Monthly Archives: May 2011

Who is Responsible For Winning Projects?

I often get calls for estimating services that start with a question like “How many jobs will you win for me?”. The answer is, none, at least not by myself. Most often, an estimator is part of a team, made up of co-workers, vendors, manufacturers, general contractors and project owners. The team wins projects, not individuals. Even if you are the owner, estimator, cook and bottle washer at your company, you still have to work with people outside your company. If you are to be the successful bidder on a project, all the team members have to do their jobs.

Let’s break this into two groups, the estimating service and the electrical contractor. Here is how we divide up the responsibilities.

The Estimating Service:

  • An accurate takeoff
  • A thorough understanding of the project
  • A thorough understanding of the customer’s capabilities
  • Recommendations for labor factoring
  • Recommendations for bid strategies
  • Recognition of, and solutions to problems with the bid documents
  • Generating RFI’s

The Estimating Service or Electrical Contractor

  • Entry of takeoff into an estimating system
  • Review for typos and missing information
  • Vendor and manufacturer coordination
  • RFI coordination
  • Correspondence with the GC or project owner
  • Coordination of addendums

Electrical Contractor:

  • Marketing
  • Awareness of capabilities
  • Marketing
  • Relationships with vendors and manufacturers
  • Marketing
  • Relationships with subcontractors
  • Marketing
  • Final decisions for the recap, including markups
  • Did I say marketing?

Marketing is job one. I have a customer who wins 50% of the projects I bid for him. I have another who is closer to 5%. The difference is marketing. You can not survive, much less prosper, without friends, including customers, vendors and manufacturers. And it’s not just one person’s job. Everyone in your company is responsible for marketing, and marketing is about creating relationships. Consider the following:

  • The person who answers the phone is the first point of contact, and can have a significant impact on your relationships. For instance, a moody receptionist can cause you to lose customers before you ever get a chance to speak to them.
  • Estimators may be responsible handling quotes and material pricing. They are in constant contact with vendors and manufacturers. If they foster a positive relationship, you are more likely to get better pricing.
  • Project managers are point people for your company. If they upset your customers, they will go somewhere else. 
  • And of course, there is the work most people think of when marketing is mentioned, calling on customers. It has to be done. Contractors and owners will give preference to people they like dealing with.  

Let’s talk a little more about vendors. You have to work hard on those relationships. You want good pricing, and the vendors want to deal with people who pay their bills on time. They also want to work with people they can trust.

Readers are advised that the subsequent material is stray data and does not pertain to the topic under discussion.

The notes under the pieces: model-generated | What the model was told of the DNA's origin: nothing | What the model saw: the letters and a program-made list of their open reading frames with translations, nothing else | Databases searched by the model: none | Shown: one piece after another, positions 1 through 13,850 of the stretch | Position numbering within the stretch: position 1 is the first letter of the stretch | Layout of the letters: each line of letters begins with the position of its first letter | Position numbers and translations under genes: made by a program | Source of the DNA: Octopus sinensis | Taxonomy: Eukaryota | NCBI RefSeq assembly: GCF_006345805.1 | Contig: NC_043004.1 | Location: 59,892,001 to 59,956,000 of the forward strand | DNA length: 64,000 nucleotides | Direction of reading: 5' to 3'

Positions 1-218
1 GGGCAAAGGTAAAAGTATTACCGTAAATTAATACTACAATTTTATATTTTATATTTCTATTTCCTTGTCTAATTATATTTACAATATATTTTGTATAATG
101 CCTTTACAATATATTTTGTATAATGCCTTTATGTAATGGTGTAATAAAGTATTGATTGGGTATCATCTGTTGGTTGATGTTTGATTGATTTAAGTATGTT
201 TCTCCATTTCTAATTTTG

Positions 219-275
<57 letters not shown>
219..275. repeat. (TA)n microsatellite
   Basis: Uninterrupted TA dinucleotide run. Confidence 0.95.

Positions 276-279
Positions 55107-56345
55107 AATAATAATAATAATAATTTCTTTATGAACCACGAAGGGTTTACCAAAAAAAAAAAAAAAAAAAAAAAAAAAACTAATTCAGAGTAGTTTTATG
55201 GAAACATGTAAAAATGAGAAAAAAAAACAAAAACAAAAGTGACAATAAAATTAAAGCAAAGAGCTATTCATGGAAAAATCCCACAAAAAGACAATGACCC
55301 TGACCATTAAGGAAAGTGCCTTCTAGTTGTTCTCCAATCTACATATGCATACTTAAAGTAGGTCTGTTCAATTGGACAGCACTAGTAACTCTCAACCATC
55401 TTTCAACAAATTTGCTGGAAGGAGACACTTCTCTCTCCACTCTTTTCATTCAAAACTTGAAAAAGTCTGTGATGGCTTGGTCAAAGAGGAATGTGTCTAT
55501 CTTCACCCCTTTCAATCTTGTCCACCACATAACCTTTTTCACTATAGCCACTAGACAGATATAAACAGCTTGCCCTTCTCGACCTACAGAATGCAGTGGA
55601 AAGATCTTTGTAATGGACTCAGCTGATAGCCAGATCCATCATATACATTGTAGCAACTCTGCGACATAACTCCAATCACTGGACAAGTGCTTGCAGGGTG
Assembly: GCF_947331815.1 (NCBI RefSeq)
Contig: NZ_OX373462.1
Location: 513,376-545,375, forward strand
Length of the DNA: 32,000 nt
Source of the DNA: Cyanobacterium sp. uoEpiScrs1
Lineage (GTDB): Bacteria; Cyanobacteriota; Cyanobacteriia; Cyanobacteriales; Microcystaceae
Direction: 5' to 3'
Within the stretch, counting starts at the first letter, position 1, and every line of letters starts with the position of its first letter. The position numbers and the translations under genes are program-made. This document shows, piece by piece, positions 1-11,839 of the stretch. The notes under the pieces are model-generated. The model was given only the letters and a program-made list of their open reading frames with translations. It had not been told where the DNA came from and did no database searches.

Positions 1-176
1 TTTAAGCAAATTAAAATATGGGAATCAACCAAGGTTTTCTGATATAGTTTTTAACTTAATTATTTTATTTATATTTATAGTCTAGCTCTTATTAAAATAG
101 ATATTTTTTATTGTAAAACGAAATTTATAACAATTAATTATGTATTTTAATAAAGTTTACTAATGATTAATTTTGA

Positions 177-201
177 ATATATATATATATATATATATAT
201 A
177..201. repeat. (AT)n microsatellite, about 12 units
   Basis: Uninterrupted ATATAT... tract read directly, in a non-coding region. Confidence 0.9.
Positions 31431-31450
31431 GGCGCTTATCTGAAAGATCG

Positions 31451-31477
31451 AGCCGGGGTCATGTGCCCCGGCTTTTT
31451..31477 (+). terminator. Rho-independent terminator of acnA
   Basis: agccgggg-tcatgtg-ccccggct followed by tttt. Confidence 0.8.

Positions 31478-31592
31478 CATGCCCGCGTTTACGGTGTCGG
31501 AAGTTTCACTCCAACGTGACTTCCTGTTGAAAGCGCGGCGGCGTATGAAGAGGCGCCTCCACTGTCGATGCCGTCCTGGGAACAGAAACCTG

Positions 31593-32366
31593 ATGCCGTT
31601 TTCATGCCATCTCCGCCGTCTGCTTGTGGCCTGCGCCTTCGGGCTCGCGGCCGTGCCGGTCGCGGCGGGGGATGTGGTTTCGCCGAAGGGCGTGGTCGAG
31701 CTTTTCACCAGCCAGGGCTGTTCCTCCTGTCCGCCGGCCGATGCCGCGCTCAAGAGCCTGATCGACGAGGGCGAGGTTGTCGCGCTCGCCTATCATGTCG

As usual, let me know what you think. Click on the comment button and drop me a note.

#$@! Electrical Specifications #2

First, I have changed the name of this series of posts to reflect the subject matter more accurately. Instead of just strange specs, I will be writing about all the problems I have with electrical specifications.

The following paragraph is dangerous. The author went to great lengths to make sure you are responsible for every electrical item, on every plan sheet, on every page of the specifications, for every trade.

“Bidders shall determine the contents of a complete set of drawings and be aware that they may be bidding from a partial set of drawings, applicable only to various separate contracts, sub-contracts, or trades as may be issued for bidding purposes only. The complete scope of work for the electrical trade in this project is illustrated on the complete Contract Documents which consist of the combined Architectural, Structural, Plumbing, Heating, Ventilating, and Air Conditioning plans and specifications. Each Bidder shall thoroughly acquaint himself with all the details of the complete set of drawings and specifications before submitting his bid. All drawings and specifications form a part of the contract documents for each separate contract and shall be considered as bound therewith in the event partial sets of plans and specifications are issued for bidding only. The submission of bids shall be deemed evidence of the review of all drawings, specifications, and addenda issued for this project as no allowances will be made because of unfamiliarity with any portion of the complete set of documents”

My first impression after reading this was that the author pulled together every CYA phrase regarding documents he could find. Each sentence from this paragraph is something I have read in another specification. 

This type of wording is an attempt to make you responsible for the electrical work the engineer missed. It is an effort to save the engineer time and money by moving design responsibility to the subcontractor.

The good news is that you do not have to accept this kind of wording. Use the proposal layout discussed in my previous post. List the documents you are bidding on (presumably the electrical drawings and specifications), and exclude the offending specification section(s).

I will repeat again what I have said in earlier posts. Even though the courts in most states have found that the electrical contractor is not responsible for the engineer’s design, you should still protect yourself. Paragraphs like the one above are the reason you should limit your scope in bid proposals.